Approximately 4.7 million eligible beneficiaries have representative payees. Under ARRA, representative payees must use the economic recovery payments only for the beneficiary entitled to the payment. When completing the annual Representative Payee Report, the total benefits paid during the reporting period must be completed. During our review, we learned that SSA will not include economic recovery payments on the annual Representative Payee Report.
However, we believe representative payees will report the economic recovery payment on the annual Representative Payee Report because it represents funds received from SSA. In addition, SSA has not yet notified representative payees how they should report and account for the economic recovery payment. SSA plans to update the frequently asked questions on its representative payee website when the economic recovery payments are issued in May 2009. However, at the time of our review, no additional actions were planned.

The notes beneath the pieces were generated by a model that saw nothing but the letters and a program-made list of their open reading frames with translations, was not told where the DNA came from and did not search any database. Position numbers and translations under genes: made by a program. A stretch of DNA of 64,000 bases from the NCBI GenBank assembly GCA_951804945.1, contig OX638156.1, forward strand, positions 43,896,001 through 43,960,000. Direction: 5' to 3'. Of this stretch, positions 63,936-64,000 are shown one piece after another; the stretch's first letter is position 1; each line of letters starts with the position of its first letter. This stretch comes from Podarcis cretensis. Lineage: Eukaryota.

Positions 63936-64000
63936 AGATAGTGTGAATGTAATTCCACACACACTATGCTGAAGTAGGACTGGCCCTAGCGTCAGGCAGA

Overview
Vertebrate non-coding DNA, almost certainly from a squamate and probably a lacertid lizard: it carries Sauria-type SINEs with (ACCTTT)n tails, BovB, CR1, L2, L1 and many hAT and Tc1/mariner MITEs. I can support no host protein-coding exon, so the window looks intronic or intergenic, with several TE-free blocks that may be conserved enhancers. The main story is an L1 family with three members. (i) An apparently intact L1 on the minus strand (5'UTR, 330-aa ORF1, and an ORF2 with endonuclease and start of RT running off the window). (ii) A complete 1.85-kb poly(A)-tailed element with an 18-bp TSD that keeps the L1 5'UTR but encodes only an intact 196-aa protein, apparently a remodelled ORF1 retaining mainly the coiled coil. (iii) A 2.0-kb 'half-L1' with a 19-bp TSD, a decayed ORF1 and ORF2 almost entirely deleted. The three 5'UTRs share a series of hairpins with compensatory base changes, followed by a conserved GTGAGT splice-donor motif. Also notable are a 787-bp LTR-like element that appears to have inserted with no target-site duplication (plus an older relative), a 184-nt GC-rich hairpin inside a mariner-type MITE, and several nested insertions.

In addition to the information on the SSA website for representative payees, we believe SSA needs to add an instruction for economic recovery payments to the Representative Payee Reports. Without such guidance, it is likely the Representative Payee Reports will not be accurately and consistently prepared. These errors and inconsistencies may also result in unnecessary increases in SSA’s workloads to answer questions and resolve exceptions resulting from differences in the amount of payments received and reported.
Matters for Consideration